Musa mannii H. Wendland ex J. G. Baker in J. D. Hooker, The Flora of British India 6: 293 (1892) and H. Wendland ex J. D. Hooker, Curtis's botanical magazine 119. Ser. 3. (49). t. 7311. (1893).
Accepted name Musa mannii H. Wendland ex J. G. Baker in J. D. Hooker, The Flora of British India 6: 293 (1892) and H. Wendland ex J. D. Hooker, Curtis's botanical magazine 119 (49). t. 7311. (1893). Synonyms Authorities Baker 1892, Hooker 1893.
The World Checklist of Monocotyledons lists Musa mannii H.Wendl. ex Baker in J.D.Hooker, Fl. Brit. India 6: 263 (1892) as an accepted name.
Section Rhodochlamys Distribution Assam, N. E. India. Description "Stem slender, cylindrical, 2 ft. long, 1 in. diam., tinged with black. Leaves few, spreading ; petiole 6 - 10 in. long ; blade oblong, green, unequally rounded at the base, 2 - 2½ ft. long, 9 - 10 in. broad. Peduncle with spike erect, ½ ft. long ; female flowers in three clusters of three flowers each, their bracts deciduous ; male bracts crowded, oblong, pale crimson, 3 - 4 in. long. Calyx pale yellow, 1½ in. long ; petal much shorter, truncate. Assam. Described from a specimen that flowered in the Palm House at Kew, March 1893".
"Stoloniferous: sts. slender, cylindrical, tinged with black, 2 - 3 ft. high, 3½ in. circum. at base : spike erect, 6 in. long; female fls. in 3 clusters of 3 fls. each, their bracts deciduous; male bracts crowded, pale crimson, 3 - 4 in. long; calyx pale yellow, 1½ in. long : free petal much shorter : fr. small, 3 - 4 in. long, fusiform with a broad truncate apex. Assam. B.M. 7311. - Intro. into Eu. in 1893, and into U. S. in 1901".
"Pseudostems of this small species are about 70 cm. high, 2.5 - 9 cm. in diameter, and tinged with black. Green leaves with linear oblong blades to 60 cm. long, 18 cm. wide, have petioles 20 cm. long. The lax, smooth inflorescence, about 15 cm. long in the flowering portion, is somewhat inclined but neither horizontal or recurved. Bracts are rose-colored, subtending yellow male flowers 5 cm. long. The female flowers are 3 in a single row in each of 3 clusters. Mature fruit is greenish, about 5 cm. long, filled with thin pulp and many black seeds about 6 mm. long."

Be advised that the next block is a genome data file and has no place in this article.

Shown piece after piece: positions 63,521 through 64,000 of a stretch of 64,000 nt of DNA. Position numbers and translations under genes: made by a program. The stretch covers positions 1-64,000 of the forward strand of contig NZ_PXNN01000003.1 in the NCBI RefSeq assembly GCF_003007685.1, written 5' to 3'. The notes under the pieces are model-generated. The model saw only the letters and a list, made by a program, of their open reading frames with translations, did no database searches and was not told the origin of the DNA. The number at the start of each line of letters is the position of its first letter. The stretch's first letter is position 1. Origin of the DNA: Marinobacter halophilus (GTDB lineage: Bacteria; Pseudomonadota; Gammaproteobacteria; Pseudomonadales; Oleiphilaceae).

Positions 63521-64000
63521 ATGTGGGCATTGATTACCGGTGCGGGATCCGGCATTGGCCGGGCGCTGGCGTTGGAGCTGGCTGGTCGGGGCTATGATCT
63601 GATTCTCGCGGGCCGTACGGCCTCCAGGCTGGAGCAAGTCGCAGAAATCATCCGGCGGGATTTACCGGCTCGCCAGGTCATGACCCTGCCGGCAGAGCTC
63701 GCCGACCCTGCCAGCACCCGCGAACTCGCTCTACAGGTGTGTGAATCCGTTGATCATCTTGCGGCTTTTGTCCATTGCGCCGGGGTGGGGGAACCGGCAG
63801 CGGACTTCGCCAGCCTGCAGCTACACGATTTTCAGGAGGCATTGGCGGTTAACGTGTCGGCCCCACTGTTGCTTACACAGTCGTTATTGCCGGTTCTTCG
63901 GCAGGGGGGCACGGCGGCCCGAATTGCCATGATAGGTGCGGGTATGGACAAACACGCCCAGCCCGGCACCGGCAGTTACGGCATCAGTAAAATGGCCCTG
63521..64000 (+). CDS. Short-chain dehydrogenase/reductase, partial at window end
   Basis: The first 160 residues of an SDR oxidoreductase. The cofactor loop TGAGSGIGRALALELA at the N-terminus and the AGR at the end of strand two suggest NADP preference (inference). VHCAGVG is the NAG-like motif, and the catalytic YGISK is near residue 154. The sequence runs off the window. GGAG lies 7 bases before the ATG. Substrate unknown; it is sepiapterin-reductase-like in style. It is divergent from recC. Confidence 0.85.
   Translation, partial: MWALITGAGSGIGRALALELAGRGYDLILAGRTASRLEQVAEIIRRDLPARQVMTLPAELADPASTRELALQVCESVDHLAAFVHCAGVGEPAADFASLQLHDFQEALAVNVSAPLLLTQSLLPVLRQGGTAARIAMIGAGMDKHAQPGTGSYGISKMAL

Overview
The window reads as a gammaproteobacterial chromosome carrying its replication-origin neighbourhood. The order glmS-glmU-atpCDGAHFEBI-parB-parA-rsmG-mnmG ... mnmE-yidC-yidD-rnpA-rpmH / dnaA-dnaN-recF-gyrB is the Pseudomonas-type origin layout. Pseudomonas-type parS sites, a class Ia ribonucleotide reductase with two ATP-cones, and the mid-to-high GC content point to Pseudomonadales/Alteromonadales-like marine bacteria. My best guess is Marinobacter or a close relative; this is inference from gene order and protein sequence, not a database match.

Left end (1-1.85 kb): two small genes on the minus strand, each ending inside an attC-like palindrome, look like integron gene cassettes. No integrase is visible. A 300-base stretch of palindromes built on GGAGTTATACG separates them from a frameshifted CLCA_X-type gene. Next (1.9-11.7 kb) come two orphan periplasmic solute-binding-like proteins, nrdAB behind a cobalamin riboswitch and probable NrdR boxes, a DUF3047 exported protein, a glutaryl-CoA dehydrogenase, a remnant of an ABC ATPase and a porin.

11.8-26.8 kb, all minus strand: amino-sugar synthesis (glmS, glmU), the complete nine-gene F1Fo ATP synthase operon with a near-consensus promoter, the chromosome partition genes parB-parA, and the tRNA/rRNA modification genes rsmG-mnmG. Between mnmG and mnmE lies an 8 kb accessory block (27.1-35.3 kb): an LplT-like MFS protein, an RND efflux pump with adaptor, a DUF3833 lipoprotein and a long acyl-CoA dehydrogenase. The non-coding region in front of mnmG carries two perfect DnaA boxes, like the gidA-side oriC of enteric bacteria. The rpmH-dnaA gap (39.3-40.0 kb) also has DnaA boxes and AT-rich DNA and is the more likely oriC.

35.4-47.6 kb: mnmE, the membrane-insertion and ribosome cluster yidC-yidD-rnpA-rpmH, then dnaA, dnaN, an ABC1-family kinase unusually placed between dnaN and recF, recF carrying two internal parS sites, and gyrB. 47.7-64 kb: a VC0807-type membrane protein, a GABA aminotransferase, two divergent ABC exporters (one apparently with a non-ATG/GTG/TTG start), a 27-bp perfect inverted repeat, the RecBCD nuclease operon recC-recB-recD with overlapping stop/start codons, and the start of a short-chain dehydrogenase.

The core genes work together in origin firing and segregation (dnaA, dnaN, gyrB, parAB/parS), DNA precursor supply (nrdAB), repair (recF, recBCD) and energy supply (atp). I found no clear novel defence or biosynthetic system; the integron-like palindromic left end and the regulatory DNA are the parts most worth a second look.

Plant height 60 cm. to 1.5 m. Pseudostem about 70 cm. tall, slender, stoloniferous, tinged or blotched black. Leaves oblong 75 - 80 cm. long, 18 - 20 cm. wide, green, midrib red. Inflorescence erect to 14cm, bracts crimson to purplish-red, slightly grooved, not curled back as is usual in Musa. Flowers yellow, females flowers in clusters of 3. Fruit green, angled, small.
(RHS 1956 and Huxley 1992).
References Argent 1984, Cheesman 1947b: 110, Griffiths 1994, Häkkinen 2007, Hooker 1893, Hore et al 1992, Huxley 1992, Mobot Tropicos, Moore 1957 : 183, NBGB, Rao 1994, RHS 1956, Ricker 1937 : 2079, Simmonds 1960. Comments The name Musa mannii was first mentioned in a manuscript by Dr. H. Wendland of the Herrenhausen Botanical Gardens, Hanover who provided a plant to Kew in 1885. The manuscript may be no more than a list of plants he supplied to Kew. The name was first published in volume 6 of The Flora of British India and although the volume date is 1894 the part volume (18 pp. 225 - 448) was published in July 1892. After the entry for Musa sanguinea there is a section titled "Imperfectly known species allied to M. sanguinea" of which no. 4 is